Tiny Pieces of History Discovered in Yorktown
For the leaders of Virginia's eight surviving Indian tribes, the discoveries provide a validation of the role their ancestors played. It also gives them further ammunition in their quest for federal recognition.
It has been difficult for the state's tribes to achieve acceptance as bona fide tribes, and the benefits that accompany it, because so many historical records were destroyed early in the 20th century by segregationists eager to legislate racial purity. In effect, they also erased Indians from much of the state's written history.
Three Native American leaders invited to attend the copper's formal unveiling Monday alluded to their past struggles and their current ambition.
"When I was a boy, the things we're talking about today were not discussed," said Frank Richardson, the Rappahannock representative on the Virginia Council on Indians, reflecting on the way things were 50 years ago. "Back then it was, 'What Indians? There are no more Indians in the state. We don't have to worry about them.'
"This is an opportunity to help us in the Virginia Indian community connect the dots and validate that there was a cooperative relationship between the Indians and the settlers. And we are still here."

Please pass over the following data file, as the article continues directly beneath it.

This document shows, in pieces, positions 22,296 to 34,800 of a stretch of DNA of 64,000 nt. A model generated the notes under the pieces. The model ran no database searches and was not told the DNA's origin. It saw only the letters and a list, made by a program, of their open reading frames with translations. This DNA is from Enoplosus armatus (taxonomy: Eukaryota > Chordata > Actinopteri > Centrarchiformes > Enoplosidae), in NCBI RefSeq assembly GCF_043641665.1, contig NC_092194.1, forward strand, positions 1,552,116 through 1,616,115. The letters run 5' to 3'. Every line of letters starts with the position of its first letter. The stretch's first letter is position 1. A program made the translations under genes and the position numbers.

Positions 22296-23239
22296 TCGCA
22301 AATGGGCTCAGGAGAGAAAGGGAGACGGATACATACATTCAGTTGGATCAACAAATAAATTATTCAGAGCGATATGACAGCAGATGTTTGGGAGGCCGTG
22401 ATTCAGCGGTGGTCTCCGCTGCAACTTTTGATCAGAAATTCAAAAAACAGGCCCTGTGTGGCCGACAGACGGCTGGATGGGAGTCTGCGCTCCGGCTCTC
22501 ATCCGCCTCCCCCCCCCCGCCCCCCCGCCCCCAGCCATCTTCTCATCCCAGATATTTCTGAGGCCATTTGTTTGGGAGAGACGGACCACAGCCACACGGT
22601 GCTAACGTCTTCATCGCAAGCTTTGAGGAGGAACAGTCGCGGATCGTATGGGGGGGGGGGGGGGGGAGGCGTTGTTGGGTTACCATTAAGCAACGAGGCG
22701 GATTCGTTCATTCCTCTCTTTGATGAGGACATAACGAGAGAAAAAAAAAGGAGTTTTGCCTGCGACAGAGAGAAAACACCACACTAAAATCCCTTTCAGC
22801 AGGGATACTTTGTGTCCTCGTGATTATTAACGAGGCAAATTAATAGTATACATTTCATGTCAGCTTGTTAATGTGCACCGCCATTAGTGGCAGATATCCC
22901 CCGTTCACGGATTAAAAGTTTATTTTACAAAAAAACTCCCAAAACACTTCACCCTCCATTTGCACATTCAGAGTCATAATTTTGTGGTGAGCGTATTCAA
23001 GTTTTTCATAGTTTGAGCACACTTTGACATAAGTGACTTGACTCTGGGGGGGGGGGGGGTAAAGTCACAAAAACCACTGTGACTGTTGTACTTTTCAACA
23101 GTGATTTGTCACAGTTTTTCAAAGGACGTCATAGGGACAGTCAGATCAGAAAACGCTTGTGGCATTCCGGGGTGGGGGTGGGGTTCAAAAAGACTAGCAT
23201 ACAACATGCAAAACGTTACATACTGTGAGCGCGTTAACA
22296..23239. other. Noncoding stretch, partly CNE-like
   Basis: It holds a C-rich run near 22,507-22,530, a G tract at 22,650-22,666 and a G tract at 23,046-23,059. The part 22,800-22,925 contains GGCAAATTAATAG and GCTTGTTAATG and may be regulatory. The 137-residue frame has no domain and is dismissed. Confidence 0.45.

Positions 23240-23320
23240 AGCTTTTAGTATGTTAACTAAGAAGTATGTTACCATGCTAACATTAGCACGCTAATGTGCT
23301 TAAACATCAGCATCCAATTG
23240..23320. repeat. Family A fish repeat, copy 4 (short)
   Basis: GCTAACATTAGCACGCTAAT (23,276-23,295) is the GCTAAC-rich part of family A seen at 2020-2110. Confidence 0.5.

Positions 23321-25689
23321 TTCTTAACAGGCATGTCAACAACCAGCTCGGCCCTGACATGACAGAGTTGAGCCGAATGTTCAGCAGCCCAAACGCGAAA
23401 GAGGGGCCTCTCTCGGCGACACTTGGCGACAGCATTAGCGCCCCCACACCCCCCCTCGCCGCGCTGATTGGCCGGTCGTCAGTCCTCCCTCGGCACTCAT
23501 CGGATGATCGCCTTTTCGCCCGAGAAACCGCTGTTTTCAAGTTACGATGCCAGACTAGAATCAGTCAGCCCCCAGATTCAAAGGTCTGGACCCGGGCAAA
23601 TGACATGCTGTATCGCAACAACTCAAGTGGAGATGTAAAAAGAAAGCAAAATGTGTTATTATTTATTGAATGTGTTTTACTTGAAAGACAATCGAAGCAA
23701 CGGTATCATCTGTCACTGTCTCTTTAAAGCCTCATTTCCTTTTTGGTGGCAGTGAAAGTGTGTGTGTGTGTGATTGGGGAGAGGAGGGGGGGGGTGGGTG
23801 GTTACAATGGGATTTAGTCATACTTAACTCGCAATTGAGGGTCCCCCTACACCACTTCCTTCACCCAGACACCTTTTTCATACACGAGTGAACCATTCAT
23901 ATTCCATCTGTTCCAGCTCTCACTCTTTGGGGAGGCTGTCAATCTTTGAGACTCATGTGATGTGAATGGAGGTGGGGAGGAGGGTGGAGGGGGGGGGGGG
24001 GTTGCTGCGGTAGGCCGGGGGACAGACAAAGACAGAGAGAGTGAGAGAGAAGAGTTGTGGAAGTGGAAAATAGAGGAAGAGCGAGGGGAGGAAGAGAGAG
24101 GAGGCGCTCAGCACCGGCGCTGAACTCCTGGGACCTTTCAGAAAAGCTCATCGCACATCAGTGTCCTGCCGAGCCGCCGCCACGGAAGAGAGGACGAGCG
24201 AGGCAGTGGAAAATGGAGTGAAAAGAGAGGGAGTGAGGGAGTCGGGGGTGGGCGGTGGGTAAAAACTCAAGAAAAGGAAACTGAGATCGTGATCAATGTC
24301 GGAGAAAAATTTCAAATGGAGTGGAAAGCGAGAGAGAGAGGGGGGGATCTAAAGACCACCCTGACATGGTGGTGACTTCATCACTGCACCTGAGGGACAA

The discoveries also served as a reminder of what has been lost.
The trash heap helped pinpoint the location of the Indian village of Kiskiak for the first time. The Kiskiaks were one of 32 tribes that formed the Powhatan Nation, which made it possible for the early settlers to survive.
The tribe's name turned up prominently on maps drawn by settlers and Native Americans. Today it still appears on historical markers in the woods around Yorktown and on local apartment complexes. There is even a golf course named after the tribe.
But the markers are as much as a mile away from the actual site. And the Kiskiak Indians became refugees, pushed out by the advancing English pioneers.
"I don't know of any Kiskiak descendants still living," said Wayne Adkins, second assistant chief with the Chickahominy tribe. "Nobody identifies themselves as such."
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